The Visual Analogue Scale (VAS), Numeric Rating Scale (NRS), and Pain Severity subscale of the Brief Pain Inventory (BPI-PS) are the most frequently used instruments to measure pain intensity in low back pain. However, their measurement properties in this population have not been reviewed systematically. The goal of this study was to provide such systematic evidence synthesis. Six electronic sources (MEDLINE, EMBASE, CINAHL, PsycINFO, SportDiscus, Google Scholar) were searched (July 2017). Studies assessing any measurement property in patients with nonspecific low back pain were included. Two reviewers independently screened articles and assessed risk of bias using the COSMIN checklist. For each measurement property, evidence quality was rated as high, moderate, low, or very low (GRADE approach) and results were classified as sufficient, insufficient, or inconsistent. Ten studies assessed the VAS, 13 the NRS, 4 the BPI-PS. The 3 instruments displayed low or very low quality evidence for content validity. High-quality evidence was only available for NRS insufficient measurement error. Moderate evidence was available for NRS inconsistent responsiveness, BPI-PS sufficient structural validity and internal consistency, and BPI-PS inconsistent construct validity. All VAS measurement properties were underpinned by no, low, or very low quality evidence; likewise, the other measurement properties of NRS and BPI-PS. PERSPECTIVES: Despite their broad use, there is no evidence clearly suggesting that one among VAS, NRS, and BPI-PS has superior measurement properties in low back pain. Future adequate quality head-to-head comparisons are needed and priority should be given to assessing content validity, test-retest reliability, measurement error, and responsiveness.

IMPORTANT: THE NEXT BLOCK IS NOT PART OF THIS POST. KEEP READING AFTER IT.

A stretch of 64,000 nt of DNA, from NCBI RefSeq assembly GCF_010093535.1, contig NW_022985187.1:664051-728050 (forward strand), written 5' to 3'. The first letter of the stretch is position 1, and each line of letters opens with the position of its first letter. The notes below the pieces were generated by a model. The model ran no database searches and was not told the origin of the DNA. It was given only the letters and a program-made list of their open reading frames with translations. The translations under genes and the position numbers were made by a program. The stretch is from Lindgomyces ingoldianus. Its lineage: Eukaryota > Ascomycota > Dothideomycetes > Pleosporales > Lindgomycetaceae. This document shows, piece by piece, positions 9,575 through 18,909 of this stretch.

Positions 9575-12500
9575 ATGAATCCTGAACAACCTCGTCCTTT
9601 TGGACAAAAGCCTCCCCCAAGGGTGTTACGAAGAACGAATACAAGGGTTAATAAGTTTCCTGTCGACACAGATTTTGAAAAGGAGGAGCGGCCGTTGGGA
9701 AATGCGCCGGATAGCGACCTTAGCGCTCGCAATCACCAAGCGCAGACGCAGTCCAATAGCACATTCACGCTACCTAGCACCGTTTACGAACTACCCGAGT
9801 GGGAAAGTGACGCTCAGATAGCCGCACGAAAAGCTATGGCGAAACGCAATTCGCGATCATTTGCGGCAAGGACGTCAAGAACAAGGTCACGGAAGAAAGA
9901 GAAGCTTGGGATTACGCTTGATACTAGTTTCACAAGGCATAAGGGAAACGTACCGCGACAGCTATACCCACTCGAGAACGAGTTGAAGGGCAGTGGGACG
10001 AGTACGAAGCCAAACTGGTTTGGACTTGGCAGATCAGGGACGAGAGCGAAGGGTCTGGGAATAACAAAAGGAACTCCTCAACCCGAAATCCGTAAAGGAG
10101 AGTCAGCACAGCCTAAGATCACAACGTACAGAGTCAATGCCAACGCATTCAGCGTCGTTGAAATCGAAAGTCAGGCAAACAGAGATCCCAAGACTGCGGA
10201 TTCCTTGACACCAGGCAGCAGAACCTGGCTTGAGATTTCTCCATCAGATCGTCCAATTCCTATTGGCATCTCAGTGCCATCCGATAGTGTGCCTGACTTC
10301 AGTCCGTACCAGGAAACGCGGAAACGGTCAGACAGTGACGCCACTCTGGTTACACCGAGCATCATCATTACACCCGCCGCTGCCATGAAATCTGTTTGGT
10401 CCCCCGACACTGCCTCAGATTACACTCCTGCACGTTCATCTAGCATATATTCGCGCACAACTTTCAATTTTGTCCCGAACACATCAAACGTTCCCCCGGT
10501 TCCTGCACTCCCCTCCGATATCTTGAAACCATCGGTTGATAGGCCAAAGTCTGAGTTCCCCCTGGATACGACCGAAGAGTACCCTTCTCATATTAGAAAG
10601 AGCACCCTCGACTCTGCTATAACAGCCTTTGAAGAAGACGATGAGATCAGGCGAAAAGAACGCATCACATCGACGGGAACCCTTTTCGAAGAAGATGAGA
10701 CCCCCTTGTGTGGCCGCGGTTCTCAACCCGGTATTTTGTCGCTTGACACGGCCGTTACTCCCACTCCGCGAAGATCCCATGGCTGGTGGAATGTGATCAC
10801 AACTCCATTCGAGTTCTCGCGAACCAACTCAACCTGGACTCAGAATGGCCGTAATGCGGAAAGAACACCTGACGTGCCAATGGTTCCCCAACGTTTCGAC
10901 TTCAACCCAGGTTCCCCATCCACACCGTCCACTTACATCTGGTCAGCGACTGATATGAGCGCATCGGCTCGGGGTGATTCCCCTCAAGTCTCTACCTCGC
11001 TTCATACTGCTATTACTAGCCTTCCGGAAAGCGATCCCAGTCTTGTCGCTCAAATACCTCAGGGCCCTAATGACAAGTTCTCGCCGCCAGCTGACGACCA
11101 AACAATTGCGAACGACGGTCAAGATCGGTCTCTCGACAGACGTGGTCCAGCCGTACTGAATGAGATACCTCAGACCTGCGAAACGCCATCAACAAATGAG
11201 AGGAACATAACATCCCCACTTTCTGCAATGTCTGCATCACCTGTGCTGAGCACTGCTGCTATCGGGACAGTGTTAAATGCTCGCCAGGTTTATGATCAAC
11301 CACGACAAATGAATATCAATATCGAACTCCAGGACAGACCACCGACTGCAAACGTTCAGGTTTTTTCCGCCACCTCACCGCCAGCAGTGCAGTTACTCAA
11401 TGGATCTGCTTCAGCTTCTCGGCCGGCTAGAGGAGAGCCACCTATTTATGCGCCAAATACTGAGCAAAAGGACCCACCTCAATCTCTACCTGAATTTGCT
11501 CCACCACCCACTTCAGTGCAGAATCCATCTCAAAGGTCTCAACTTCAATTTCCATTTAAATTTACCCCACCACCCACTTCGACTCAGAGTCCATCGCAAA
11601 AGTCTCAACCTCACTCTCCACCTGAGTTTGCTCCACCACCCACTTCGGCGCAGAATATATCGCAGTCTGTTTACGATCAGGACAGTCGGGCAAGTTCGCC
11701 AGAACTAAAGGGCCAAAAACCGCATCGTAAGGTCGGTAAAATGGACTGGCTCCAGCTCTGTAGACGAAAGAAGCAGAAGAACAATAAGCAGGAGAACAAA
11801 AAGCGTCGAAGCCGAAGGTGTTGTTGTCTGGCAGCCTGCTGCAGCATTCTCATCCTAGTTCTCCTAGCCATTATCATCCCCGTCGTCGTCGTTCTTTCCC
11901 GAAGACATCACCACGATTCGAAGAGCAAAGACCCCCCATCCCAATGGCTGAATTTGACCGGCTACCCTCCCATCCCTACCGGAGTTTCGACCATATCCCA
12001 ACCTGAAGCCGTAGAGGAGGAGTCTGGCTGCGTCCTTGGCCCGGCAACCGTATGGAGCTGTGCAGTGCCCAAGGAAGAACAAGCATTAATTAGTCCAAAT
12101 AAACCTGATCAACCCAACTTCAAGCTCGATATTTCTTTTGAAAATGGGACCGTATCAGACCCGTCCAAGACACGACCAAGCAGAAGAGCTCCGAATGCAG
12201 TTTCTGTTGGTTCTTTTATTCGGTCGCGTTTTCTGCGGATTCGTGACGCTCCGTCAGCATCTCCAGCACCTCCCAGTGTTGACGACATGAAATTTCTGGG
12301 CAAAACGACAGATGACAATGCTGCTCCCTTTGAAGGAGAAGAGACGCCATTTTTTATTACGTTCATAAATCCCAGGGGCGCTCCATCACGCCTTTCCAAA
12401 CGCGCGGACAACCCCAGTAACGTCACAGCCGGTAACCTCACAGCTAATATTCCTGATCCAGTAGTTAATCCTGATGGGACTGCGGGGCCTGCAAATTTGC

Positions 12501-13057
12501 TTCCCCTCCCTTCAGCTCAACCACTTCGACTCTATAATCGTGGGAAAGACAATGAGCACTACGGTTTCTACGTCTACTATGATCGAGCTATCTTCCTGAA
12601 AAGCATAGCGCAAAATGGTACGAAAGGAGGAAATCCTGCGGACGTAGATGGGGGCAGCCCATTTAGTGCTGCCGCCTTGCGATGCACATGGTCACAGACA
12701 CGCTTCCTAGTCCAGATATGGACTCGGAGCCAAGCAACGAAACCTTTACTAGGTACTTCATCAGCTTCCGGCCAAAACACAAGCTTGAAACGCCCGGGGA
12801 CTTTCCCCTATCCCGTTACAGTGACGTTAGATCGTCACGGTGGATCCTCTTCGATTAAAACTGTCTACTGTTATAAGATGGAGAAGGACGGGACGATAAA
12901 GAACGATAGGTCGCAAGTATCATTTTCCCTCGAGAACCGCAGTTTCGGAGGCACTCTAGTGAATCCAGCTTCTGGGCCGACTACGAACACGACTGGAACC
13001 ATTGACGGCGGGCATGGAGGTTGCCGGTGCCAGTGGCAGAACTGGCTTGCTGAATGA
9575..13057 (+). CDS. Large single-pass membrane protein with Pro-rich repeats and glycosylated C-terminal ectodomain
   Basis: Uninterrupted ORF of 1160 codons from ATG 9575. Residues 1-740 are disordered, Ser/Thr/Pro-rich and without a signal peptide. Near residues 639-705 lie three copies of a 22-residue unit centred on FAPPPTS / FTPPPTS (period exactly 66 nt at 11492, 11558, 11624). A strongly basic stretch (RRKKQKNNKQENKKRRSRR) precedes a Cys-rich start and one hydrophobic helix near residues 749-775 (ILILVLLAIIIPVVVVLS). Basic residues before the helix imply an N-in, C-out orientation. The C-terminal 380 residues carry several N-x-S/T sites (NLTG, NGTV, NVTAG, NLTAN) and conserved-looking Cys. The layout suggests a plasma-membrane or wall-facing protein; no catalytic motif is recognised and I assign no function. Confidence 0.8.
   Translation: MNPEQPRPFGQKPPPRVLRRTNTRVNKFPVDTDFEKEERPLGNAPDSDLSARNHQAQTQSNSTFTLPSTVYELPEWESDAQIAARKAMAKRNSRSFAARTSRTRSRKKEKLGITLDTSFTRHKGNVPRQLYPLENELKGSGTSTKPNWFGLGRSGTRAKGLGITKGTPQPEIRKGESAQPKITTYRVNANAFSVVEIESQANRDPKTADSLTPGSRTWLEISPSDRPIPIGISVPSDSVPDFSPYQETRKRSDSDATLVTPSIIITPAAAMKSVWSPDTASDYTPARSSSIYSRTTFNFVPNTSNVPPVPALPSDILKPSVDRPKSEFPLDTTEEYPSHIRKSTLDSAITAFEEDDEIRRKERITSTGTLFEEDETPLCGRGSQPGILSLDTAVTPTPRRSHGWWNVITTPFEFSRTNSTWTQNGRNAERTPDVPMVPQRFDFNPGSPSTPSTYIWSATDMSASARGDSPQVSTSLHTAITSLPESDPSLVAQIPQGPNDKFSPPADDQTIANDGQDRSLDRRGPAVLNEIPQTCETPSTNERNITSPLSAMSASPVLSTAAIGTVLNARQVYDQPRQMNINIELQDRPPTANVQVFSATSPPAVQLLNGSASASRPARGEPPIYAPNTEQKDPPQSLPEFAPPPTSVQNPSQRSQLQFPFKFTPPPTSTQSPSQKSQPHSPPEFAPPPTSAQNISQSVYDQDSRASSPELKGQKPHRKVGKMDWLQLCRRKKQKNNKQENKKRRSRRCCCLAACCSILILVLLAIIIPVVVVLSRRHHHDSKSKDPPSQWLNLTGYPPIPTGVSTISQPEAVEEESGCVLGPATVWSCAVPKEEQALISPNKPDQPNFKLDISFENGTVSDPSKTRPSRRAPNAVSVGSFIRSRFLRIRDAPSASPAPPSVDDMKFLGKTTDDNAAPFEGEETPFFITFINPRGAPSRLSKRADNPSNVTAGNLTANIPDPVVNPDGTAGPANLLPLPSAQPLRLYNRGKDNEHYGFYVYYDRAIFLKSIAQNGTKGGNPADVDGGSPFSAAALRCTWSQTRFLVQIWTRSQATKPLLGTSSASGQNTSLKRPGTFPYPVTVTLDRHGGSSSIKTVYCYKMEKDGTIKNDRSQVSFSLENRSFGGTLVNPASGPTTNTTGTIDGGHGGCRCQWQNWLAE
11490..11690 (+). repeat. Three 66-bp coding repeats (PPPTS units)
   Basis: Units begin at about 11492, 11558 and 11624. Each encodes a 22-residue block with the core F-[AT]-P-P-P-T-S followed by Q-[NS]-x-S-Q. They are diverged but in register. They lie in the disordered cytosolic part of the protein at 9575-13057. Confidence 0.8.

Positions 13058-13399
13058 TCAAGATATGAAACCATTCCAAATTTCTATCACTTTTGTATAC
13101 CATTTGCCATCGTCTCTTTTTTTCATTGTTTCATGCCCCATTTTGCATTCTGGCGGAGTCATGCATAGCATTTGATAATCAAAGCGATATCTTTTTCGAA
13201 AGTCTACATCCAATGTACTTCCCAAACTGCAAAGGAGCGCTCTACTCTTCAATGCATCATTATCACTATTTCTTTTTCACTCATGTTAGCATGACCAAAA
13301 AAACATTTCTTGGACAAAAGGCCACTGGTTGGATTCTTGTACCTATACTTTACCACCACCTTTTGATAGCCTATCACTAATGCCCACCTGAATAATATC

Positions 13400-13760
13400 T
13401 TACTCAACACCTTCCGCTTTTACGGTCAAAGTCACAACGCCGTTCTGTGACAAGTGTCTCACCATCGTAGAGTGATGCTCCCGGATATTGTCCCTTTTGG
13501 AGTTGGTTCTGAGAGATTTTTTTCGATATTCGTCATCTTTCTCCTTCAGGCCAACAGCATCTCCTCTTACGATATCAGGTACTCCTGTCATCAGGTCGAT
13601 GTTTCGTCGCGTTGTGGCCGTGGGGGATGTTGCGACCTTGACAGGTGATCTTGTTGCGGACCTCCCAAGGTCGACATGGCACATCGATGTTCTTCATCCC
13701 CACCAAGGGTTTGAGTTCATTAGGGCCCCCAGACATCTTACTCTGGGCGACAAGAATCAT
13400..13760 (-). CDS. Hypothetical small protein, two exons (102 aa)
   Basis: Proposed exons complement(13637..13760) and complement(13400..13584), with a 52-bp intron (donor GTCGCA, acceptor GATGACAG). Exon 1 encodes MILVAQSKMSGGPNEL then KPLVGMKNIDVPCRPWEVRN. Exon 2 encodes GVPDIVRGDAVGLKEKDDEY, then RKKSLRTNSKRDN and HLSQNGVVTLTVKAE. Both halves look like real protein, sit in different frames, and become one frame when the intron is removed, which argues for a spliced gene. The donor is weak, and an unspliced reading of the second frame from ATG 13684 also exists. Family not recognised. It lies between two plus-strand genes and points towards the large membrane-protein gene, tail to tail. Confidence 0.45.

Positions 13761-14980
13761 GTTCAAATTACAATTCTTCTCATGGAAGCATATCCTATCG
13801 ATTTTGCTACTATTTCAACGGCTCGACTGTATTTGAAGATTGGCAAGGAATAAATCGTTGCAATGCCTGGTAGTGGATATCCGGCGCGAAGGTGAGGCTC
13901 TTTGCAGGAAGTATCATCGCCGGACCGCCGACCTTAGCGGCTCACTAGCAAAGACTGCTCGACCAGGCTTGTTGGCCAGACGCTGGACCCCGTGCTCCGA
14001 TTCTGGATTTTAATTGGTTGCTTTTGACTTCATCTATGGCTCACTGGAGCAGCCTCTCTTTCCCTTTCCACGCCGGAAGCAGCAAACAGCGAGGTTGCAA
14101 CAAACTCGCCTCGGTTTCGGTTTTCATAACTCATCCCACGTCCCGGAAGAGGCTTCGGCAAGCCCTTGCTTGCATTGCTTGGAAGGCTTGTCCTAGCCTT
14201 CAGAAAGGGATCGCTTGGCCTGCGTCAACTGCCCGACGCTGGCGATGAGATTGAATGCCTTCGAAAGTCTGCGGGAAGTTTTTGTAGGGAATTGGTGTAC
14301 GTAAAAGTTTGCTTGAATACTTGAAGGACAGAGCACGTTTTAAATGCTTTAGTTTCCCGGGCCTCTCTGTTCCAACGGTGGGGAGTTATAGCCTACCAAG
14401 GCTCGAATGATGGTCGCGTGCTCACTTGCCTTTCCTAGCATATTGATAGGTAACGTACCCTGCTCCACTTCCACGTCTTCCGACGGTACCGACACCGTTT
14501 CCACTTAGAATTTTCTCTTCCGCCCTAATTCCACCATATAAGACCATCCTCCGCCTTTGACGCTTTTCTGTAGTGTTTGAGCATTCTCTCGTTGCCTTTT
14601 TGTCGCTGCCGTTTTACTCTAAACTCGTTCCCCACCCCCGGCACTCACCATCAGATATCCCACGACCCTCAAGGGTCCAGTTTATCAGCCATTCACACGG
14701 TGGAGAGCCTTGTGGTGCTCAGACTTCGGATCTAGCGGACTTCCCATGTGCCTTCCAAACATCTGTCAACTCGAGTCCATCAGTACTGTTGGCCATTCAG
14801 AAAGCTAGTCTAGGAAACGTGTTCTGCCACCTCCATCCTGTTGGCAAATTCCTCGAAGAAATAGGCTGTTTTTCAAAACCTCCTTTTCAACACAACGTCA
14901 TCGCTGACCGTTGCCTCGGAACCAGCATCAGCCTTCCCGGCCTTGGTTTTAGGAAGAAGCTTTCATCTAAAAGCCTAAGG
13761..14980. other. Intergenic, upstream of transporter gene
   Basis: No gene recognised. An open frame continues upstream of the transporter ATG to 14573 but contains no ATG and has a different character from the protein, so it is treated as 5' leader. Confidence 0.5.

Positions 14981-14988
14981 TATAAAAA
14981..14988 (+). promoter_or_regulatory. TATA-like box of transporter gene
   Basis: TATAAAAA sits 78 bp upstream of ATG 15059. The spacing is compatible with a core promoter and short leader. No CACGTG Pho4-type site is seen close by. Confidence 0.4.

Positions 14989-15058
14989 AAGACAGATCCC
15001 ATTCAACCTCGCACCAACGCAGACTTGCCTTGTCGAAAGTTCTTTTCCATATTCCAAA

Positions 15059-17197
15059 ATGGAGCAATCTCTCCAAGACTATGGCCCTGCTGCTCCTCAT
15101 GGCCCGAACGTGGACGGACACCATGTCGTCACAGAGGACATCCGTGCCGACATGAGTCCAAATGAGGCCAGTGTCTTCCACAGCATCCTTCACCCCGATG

Keywords: Brief Pain Inventory; Low back pain; numeric rating scale; pain intensity; visual analogue scale.
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